Henry H. Carrey

Re: Berens family. Manchester UK #unitedkingdom


There are still some Berens in North Manchester !!
Peter Berens his father was called Lionel Berens.
peter is on Facebook

Lionel Levy

Re: The meaning of Memeh Fryme #yiddish #galicia

Henry Carrey Boston,MA . Carey/Kirzhner/Berestyaner , Belous , Isenberg - Lutsk ; Postolov/Herman/Kolovsky-Zhitomir

Good points . That may be why my grandmother was called " di shvartse mime " rather than "Mime Hinde" . It may have been a generic way for people to refer to her in Trochenbrod or Lutsk whether or not she was actually their aunt.  Perhaps , she was one of the few Middle Eastern looking Jews in the town . According to the dictionary mume could sometimes be a way to refer to a woman , maybe respectfully in the way that in Chinese  people use the word Uncle as a term of respect for older males. On other hand , it could be just a descriptive term used with the family . 

Could the expression they used be " Di mime un der Feter " . It would be instructive to learn whether that was a sign of affection or respect or something else . I have not been able to find another meaning for the words . In my family , when words were used liked that it referred to the oldest members of the family - patriarch and matriarch and everyone in the family knew who "di mime un di feter" referred to rather than "Mime Feyge un Feter Elye " . Is that possible in your case?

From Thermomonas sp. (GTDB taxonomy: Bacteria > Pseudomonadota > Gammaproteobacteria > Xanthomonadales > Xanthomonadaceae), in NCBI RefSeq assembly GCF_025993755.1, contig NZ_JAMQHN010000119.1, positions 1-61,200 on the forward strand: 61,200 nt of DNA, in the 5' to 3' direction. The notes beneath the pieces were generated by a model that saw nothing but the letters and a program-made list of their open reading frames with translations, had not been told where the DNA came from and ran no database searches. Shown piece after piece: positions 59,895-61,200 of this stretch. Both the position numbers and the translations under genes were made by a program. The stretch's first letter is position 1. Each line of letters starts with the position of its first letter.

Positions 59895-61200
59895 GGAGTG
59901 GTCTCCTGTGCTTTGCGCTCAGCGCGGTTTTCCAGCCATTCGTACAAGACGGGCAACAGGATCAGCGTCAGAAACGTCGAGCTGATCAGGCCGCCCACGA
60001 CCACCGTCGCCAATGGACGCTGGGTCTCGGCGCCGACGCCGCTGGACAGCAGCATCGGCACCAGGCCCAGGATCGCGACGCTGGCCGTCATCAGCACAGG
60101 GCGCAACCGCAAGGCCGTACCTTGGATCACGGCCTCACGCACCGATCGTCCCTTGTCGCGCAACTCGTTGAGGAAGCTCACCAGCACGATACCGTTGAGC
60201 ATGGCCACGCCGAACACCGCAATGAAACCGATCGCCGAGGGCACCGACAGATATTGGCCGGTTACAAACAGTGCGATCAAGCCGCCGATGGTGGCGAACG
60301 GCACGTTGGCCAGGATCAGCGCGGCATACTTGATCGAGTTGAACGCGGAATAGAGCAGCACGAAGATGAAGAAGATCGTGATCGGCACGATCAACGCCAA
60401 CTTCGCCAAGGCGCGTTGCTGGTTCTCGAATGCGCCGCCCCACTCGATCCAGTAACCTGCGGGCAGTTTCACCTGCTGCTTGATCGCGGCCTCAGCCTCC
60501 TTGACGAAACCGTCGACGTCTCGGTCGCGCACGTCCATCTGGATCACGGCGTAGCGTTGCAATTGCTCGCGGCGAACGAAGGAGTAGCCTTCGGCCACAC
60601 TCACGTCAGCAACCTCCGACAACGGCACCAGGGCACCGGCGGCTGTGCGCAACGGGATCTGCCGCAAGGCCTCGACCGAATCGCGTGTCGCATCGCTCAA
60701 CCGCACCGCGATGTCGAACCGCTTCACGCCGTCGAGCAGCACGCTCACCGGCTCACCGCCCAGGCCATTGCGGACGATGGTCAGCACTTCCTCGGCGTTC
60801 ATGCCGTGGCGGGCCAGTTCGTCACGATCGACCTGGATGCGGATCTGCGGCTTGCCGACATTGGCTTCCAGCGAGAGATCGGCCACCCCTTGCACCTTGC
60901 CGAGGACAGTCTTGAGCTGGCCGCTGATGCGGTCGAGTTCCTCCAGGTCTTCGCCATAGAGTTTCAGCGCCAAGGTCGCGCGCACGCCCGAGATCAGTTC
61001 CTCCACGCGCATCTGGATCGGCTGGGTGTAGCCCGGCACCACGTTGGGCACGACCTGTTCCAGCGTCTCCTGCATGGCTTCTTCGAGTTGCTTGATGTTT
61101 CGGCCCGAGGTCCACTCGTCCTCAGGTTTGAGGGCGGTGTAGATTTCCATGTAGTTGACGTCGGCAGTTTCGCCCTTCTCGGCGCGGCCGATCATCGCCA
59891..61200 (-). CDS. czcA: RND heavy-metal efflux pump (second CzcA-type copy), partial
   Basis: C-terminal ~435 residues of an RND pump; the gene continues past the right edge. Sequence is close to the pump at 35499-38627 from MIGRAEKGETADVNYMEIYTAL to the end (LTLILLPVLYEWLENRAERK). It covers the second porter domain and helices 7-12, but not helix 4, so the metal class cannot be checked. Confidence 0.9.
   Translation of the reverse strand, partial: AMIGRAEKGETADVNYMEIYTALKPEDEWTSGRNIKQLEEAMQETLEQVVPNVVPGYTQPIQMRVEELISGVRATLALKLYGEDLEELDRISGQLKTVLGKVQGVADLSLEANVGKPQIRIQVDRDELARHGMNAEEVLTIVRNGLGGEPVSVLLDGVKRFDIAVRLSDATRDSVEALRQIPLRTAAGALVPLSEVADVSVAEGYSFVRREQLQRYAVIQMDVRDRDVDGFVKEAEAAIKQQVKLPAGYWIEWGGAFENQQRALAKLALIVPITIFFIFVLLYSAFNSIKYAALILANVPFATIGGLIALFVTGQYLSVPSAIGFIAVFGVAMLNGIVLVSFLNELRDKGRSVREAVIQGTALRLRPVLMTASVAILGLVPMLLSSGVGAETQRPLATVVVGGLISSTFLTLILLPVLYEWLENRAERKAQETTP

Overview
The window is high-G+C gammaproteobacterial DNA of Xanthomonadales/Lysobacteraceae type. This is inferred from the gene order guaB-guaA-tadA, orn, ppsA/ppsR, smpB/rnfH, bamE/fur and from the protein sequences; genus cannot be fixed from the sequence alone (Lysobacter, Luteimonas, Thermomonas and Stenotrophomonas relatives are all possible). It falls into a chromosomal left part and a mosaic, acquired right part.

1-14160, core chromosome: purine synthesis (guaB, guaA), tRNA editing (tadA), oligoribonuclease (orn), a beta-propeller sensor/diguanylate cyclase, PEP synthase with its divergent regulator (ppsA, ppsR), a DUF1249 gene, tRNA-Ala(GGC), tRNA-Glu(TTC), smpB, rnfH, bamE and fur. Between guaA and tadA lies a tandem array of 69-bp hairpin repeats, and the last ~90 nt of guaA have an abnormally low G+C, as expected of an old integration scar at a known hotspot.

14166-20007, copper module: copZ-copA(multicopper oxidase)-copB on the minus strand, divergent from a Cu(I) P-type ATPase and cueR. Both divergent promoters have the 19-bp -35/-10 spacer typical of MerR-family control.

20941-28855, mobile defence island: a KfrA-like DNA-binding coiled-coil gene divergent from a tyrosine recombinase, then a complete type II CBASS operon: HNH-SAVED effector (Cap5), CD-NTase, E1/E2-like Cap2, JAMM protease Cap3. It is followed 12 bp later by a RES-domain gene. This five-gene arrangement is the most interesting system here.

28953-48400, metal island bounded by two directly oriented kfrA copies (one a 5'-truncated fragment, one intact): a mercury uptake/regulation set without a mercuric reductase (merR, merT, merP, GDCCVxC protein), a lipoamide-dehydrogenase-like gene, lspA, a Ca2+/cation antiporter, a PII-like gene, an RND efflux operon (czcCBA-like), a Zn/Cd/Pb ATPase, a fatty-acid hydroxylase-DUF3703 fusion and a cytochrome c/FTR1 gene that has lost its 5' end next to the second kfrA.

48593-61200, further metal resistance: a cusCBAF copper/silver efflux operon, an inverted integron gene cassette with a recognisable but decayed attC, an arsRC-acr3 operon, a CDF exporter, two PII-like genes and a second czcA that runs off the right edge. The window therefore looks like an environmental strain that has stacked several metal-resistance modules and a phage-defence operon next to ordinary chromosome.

Henry H. Carrey

Re: DNA test #dna

Sarah L Meyer

I have a non-Jewish friend who had a "second" cousin at Ancestry - whom he did not recognize.  Both were from England.  Both had very well done paper trails. He did recognize 4 surnames in his match's surname list.  They emailed.  They learned that they were 8th cousins in 4 distinct ways.  No computer can distinguish between the situation of 8th cousin in 4 ways, 4th cousin in two different ways or second cousin in one way - based on total DNA.   You may well be fourth cousins in two different ways. - say on your mother's side and on your father's side.  I doubt that most of us have trees far enough back to be able to determine 8th cousins, but fourth cousins in two ways - that might be possible.

Sarah L Meyer
Georgetown TX
BIRGARDOVSKY, EDELBERG, HITE (CHAIT), PERCHIK Russia (southern Ukraine) and some Latvia or Lithuania

Re: DNA test #dna


Here are a few more tips:

  1. Ancestry DNA now gives you the number of centimorgans (cMs) in the largest segment you share with a DNA match.  Unfortunately, it does not appear right in your list of matches, but you'll see it when you click on the person's name.  I've been entering the info on the largest segment in the "notes" field for each person right on the list of DNA matches.  Focus on individuals for whom the largest segment is >20... or even better, >30 cM.  
  2. One disadvantage of Ancestry DNA is that they don't show you the number of cM for each segment like MyHeritage and FTDNA do.  Upload your Ancestry DNA to those sites to find more DNA matches; in the process, you'll be able to "fish in all ponds" and find more matches.  It's worth it to pay the one-time fee of $20-$30 to access DNA tools on MyHeritage and FTDNA, like a Chromosome Browser.